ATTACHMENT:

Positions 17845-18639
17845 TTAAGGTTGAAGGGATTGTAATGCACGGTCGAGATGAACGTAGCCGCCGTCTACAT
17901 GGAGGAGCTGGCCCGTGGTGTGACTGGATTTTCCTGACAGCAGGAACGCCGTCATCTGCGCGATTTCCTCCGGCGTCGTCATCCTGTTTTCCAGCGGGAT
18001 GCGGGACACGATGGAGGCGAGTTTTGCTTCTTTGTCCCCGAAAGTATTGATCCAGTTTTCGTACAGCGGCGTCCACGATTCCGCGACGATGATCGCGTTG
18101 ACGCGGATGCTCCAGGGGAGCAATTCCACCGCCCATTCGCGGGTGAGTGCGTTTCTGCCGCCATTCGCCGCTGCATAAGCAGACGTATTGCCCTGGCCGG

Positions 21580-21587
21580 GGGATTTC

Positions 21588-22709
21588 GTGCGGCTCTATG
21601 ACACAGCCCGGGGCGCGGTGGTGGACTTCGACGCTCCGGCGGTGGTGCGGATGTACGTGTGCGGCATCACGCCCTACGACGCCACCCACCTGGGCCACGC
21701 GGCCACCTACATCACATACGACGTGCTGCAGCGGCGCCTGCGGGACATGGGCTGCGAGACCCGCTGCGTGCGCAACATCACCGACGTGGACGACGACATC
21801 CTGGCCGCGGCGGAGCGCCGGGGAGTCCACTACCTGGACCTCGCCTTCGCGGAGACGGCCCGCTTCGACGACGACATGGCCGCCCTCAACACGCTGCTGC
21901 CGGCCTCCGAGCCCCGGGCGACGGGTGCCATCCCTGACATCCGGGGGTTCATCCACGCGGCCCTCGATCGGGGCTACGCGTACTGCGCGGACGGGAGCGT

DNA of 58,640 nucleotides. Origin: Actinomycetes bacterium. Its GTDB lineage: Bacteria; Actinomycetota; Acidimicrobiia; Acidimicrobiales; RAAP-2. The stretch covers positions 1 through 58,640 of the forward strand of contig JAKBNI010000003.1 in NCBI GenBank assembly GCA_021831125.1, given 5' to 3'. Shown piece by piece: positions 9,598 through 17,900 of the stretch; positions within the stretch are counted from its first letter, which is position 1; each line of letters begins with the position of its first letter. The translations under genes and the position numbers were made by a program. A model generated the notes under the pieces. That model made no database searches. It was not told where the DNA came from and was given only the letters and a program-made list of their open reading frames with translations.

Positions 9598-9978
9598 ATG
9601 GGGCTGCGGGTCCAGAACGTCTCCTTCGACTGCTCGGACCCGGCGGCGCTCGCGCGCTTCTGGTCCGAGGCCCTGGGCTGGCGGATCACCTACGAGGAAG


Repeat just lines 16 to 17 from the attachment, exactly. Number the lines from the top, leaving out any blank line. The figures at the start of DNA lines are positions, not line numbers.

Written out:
9598 ATG
9601 GGGCTGCGGGTCCAGAACGTCTCCTTCGACTGCTCGGACCCGGCGGCGCTCGCGCGCTTCTGGTCCGAGGCCCTGGGCTGGCGGATCACCTACGAGGAAG